Received March 28, 2016; Accepted May 11, 2016; Published May 17, 2016
Citation: Tahiri Elousrouti L, Erragad FZ, Jayi S, Hammas N, Harmouch T, et al. (2016) Primary Adenocarcinoma of the Fallopian Tube: Report of Two Cases. J Clin Case Rep 6:792. doi:10.4172/2165-7920.1000792
Copyright: © 2016 Tahiri Elousrouti L, et al. This is an open-access article distributed under the terms of the Creative Commons Attribution License, which permits unrestricted use, distribution, and reproduction in any medium, provided the original author and source are credited.
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Primary fallopian tube cancer is the rarest cancer of female genital tract. In fact, it represents less than 1% of all the gynaecological and breast cancers. Adenocarcinoma is the most common histological type. This paper revels two cases of primary fallopian tube adenocarcinoma. They are diagnosed in pathology department. There are two patients to 53 years and 62 years respectively, with no significant personal or family history. They are consulted for chronic pelvic pain with pelvic mass. The clinical assessment revealed an abdomino-pelvic mass of hard consistency. We review the epidemiological, clinical, anatomo-pathological, therapeutic and prognosis specificities of this tumor. This cancer occurs in patients in their sixties, in a context of infertility, pauci-parity, chronic tubal infection or a genetic predisposition. The pelvic pain and the perception of a pelvic mass are the most frequent clinical manifestations. Paraclinical examinations (pelvic ultrasound, CT, MRI and serum markers) are not specific and diagnosis is often made peroperatively or postoperatively by anatomo-pathological examination. In fact, the tubal carcinoma is often confused with his ovarian counterpart which have several similarities. The prognosis is relatively dark, but still better than ovarian carcinoma. It mainly depends on the stage of disease and quality of surgical resection.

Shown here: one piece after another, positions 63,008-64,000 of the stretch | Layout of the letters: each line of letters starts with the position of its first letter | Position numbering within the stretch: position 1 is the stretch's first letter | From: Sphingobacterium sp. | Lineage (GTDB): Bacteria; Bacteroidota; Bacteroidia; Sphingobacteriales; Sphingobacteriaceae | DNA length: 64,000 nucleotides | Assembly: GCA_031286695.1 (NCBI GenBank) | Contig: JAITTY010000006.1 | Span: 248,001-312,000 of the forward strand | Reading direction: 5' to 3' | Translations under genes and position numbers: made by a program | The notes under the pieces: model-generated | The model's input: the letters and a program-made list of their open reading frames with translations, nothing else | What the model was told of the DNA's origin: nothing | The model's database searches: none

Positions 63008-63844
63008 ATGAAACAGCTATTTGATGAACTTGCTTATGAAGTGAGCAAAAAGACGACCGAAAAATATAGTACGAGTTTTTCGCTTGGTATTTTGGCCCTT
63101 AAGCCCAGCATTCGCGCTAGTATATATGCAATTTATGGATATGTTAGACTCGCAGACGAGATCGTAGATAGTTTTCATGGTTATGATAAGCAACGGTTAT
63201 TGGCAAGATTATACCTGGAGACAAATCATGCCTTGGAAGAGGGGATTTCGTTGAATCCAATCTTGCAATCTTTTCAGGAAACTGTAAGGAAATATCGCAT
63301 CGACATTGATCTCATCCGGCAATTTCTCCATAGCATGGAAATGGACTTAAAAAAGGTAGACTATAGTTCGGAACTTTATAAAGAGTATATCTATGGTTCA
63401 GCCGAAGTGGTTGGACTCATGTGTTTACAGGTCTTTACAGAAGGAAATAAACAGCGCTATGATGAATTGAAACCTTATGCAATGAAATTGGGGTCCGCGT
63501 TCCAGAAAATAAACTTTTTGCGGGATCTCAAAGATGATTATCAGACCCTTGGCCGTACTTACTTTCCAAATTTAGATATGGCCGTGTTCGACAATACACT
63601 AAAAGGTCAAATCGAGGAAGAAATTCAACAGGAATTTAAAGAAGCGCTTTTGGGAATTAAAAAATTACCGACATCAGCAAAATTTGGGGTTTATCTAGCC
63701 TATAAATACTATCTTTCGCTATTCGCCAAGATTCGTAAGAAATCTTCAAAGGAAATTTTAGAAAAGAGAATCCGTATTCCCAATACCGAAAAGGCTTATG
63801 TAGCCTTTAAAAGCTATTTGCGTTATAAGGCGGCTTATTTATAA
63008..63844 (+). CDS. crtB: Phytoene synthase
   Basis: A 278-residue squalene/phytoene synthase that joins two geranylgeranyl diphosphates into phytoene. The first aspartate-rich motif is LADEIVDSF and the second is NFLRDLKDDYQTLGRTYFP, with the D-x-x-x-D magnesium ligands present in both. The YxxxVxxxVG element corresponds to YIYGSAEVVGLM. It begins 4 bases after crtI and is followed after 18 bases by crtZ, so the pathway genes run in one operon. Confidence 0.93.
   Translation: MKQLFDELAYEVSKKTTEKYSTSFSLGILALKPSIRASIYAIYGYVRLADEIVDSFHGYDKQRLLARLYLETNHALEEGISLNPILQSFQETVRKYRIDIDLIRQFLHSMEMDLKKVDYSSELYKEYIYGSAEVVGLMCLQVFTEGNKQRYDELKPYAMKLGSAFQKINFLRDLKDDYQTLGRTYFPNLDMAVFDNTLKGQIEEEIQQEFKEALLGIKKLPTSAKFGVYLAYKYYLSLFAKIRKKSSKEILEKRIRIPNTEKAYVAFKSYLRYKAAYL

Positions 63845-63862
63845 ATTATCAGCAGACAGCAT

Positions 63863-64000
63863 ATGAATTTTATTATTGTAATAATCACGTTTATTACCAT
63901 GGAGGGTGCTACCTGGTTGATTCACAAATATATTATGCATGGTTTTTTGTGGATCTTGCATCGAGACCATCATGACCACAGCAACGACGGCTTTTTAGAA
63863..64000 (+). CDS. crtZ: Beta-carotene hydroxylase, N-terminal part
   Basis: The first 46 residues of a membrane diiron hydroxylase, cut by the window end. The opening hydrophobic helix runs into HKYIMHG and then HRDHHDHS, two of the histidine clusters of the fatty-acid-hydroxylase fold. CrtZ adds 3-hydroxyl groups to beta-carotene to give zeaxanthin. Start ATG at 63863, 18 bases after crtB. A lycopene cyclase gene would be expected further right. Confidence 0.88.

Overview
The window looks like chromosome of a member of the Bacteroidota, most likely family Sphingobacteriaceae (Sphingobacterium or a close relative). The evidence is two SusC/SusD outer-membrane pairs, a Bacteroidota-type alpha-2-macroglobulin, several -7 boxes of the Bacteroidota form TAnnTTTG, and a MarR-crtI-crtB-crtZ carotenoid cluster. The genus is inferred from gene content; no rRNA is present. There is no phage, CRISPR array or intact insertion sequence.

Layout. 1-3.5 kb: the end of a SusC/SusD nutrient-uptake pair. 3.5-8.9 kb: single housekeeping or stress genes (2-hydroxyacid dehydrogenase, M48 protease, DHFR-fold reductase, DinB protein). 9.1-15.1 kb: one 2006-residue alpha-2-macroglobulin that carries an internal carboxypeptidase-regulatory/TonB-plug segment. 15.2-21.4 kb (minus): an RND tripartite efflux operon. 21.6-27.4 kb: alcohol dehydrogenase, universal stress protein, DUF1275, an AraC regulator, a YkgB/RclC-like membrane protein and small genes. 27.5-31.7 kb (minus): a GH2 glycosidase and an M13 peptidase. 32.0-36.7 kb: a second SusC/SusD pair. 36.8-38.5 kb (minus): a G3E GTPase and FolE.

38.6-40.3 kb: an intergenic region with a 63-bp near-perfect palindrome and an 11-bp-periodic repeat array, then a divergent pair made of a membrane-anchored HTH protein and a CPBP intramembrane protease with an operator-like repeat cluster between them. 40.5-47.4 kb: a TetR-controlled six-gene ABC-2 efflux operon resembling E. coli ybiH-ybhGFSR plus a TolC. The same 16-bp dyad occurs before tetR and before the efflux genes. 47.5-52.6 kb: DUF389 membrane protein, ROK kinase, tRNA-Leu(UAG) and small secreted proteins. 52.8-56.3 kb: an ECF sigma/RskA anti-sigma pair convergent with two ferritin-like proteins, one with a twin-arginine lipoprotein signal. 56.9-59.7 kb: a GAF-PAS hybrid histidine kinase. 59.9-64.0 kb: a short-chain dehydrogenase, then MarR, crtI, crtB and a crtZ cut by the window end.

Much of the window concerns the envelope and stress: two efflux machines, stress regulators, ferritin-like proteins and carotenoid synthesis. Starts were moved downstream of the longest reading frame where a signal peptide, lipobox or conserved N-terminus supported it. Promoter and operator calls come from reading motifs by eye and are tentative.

A malignant epithelial tumour of the tubal mucosa has usually a glandular differentiation. In order to be considered a primary carcinoma of the fallopian tube, the tumour must be located macroscopically within the tube or its fimbriated end, and the uterus and ovary must either not contain carcinoma (oms). Primary fallopian tube carcinomas are rare, amounting to 0.3-1.1% of gynaecological malignancies [1,2]. The risk factors appear similar to those of epithelial ovarian cancer. Serous adenocarcinoma is the most frequent tumour of the fallopian tube (>90%) [3-7]. Primary fallopian tube carcinoma as first described by Reynaud . It is associated with chronic tubal inflammation, infertility, tuberculous salpingitis and tubal endometriosis . The typical presenting symptoms include abdominal pelvic pain or symptoms of pressure and vaginal bleeding . Primary fallopian tube carcinoma is often mistaken for benign pelvic disease or ovarian cancer. Compared with ovarian carcinoma, it more often presents at early stages, but it has a worse prognosis. This tumor is usually managed in the same manner as ovarian cancer . We report in this study two cases of primary fallopian tube adenocarcinoma diagnosed in pathology department of the University Hospital Center Hassan II in Fez.
53-year-old woman, with no significant personal or family history. She consulted for pelvic mass. The clinical assessment of the patient revealed an abdomino-pelvic mass. On ultrasound of the abdomen and pelvis, the mass appeared tissue and cystic component, measuring 170/150 mm. Abdomino- pelvic CT scan showed mass with cystic component (Figure 1). An exploratory laparotomy showed a tumor of the left adnexa. A adnexectomy was done and sent to frozen section for histology (Figure 2). The result showed a fallopian tube adenocarcinoma. A total hysterectomy with controlateral adnexalectomy, omentectomy and staging was performed. The pathological diagnosis showed a papillary proliferation infiltrating fallopian tube with moderate atypical cells with a mitotic index at 20 mitoses/10 HPF. They were peritoneal nodules >2 cm, adnexa controlateral, uterine corpus and cervix were histologically normal. The final diagnosis was primary fallopian tube serous carcinoma stage pT3c of FIGO. Then patient addressed to oncology department for adjuvant chemotherapy.